• WordNet 3.6
    • v blether to talk foolishly "The two women babbled and crooned at the baby"
    • n blether idle or foolish and irrelevant talk
    • ***
Century Dictionary and Cyclopedia
    • blether Same as blather.
    • n blether Same as blather.
    • n blether A Scotch form of bladder.
    • ***
Chambers's Twentieth Century Dictionary
    • v.i Blether bleth′er to talk garrulous nonsense
    • n Blether fluent, garrulous nonsense—also Blath′er
    • ***


In literature:

Ye're speykin' waur blethers nor the minister, honest man!
"Robert Falconer" by George MacDonald
Out upon jealous blether!
"Punch, Or The London Charivari, Vol. 100. March 14, 1891." by Various
Gae awa, and dinna blether.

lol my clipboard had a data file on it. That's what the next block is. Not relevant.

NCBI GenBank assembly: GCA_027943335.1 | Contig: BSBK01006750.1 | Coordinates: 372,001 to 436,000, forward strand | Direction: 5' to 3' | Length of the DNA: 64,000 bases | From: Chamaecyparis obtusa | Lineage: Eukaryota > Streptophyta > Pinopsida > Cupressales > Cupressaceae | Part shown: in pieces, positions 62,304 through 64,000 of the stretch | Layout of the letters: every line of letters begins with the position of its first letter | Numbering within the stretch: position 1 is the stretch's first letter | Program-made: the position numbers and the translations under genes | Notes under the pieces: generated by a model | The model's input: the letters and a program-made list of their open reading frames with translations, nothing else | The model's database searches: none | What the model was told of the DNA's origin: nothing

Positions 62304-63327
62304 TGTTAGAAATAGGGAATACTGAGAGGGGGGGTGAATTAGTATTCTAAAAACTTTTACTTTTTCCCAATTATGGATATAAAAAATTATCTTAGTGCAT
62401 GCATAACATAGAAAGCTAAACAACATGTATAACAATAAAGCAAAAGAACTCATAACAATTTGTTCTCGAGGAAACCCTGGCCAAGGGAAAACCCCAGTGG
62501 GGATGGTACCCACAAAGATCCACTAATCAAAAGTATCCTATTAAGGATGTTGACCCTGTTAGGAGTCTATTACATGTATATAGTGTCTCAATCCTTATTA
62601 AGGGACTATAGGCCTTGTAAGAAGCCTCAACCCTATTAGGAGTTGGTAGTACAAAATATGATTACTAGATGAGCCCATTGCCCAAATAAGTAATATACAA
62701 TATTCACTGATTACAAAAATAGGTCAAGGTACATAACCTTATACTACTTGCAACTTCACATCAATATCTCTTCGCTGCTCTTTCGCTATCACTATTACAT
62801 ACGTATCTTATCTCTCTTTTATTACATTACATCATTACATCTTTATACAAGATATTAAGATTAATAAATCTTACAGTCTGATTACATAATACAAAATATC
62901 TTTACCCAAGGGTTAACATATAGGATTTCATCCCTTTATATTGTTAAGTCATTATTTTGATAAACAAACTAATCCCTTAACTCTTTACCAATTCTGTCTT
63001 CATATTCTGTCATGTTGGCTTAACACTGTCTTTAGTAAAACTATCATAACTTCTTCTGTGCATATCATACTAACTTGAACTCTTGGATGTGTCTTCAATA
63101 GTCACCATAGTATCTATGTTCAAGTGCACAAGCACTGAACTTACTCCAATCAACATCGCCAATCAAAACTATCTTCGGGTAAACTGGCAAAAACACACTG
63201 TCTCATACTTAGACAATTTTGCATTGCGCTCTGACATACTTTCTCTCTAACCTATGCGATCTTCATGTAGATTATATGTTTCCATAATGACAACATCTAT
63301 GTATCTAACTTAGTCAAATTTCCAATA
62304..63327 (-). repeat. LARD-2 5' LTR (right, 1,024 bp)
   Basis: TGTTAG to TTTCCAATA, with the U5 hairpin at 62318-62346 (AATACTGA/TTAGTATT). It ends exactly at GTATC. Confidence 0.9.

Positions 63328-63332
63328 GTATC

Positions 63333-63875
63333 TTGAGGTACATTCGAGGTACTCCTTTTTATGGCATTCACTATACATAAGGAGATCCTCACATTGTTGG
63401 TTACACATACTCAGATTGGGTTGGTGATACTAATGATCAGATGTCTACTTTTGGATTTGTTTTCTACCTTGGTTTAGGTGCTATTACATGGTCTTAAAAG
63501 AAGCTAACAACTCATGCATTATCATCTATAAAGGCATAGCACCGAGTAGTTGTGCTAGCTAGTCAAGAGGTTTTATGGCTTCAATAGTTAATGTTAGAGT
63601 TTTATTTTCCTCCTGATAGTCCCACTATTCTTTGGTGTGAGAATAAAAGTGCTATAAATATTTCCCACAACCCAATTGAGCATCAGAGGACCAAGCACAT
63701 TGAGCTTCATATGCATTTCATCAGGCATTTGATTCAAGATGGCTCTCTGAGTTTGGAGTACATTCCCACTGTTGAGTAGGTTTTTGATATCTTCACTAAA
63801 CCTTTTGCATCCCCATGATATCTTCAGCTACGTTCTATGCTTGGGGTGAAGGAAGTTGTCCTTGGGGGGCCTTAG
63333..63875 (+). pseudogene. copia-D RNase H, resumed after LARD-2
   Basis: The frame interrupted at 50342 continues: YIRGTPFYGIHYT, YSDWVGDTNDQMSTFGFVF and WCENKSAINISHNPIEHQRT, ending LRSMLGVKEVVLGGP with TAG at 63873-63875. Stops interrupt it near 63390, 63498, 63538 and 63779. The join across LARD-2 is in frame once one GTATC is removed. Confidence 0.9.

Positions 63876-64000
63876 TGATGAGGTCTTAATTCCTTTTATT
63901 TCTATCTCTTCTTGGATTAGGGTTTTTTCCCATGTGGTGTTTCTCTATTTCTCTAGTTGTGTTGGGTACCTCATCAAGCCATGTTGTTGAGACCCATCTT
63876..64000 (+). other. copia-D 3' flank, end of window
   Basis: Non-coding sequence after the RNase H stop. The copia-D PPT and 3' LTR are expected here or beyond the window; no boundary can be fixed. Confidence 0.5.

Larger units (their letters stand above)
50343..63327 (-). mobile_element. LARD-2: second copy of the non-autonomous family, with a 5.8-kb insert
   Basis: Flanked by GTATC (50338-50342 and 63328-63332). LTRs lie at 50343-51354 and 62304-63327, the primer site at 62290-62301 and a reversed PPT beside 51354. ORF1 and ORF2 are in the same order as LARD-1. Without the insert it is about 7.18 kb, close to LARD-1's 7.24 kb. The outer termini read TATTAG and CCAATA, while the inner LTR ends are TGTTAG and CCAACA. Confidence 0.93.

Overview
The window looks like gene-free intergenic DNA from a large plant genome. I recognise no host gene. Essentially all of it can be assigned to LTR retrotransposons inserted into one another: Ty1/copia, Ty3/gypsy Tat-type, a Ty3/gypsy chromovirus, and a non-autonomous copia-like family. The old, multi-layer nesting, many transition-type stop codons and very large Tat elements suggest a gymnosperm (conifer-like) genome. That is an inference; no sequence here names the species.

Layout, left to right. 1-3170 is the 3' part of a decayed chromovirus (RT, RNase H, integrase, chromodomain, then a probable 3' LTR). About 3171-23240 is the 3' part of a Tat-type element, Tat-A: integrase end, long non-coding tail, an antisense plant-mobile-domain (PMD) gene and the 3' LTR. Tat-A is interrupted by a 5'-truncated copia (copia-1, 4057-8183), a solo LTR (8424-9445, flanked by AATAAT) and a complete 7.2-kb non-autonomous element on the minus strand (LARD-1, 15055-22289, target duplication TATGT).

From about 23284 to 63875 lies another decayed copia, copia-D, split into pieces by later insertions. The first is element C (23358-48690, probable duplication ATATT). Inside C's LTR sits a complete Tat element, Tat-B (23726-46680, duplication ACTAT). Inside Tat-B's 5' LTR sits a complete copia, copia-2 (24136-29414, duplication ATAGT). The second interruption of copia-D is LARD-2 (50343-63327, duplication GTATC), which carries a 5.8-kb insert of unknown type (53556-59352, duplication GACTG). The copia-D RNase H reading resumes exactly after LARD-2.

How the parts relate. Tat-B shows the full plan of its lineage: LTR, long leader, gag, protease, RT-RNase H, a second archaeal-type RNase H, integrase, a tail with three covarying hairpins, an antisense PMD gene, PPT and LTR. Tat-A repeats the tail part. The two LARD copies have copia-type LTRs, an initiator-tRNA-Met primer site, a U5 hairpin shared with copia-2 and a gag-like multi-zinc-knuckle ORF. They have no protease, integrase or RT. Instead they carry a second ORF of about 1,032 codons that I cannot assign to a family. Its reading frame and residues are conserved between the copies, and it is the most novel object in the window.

"Library Of The World's Best Literature, Ancient And Modern, Vol 4" by Charles Dudley Warner
De Kalb is dead; your blethering Irishman, Rutherford, is captured; and your rag-tag rebel army is scattered to the four winds.
"The Master of Appleby" by Francis Lynde
Don't come in here talking blethers.
"The Drone" by Rutherford Mayne
Sic a blether o' nonsense.
"My Man Sandy" by J. B. Salmond
Blether wean't come to the top no more!
"Dick o' the Fens" by George Manville Fenn
As if the holy Psalmist thought of rattling rhymes in blether, like his own silly clinkum-clankum that he calls verse!
"Red Cap Tales" by Samuel Rutherford Crockett
Cochrane of the Holm would be there, his hand on the shoulder of Blethering Johnny from the Dinnance.
"The Dew of Their Youth" by S. R. Crockett
You great blethering omathaun, you shall come no more.
"The Manxman A Novel - 1895" by Hall Caine

In poetry:

An' whan the sergeant cam' to see,
An' march his men awa',
He glower'd and blether'd like a fule,
An' lat his spittle fa'.
"Ballad of The Monkland Cottar" by Janet Hamilton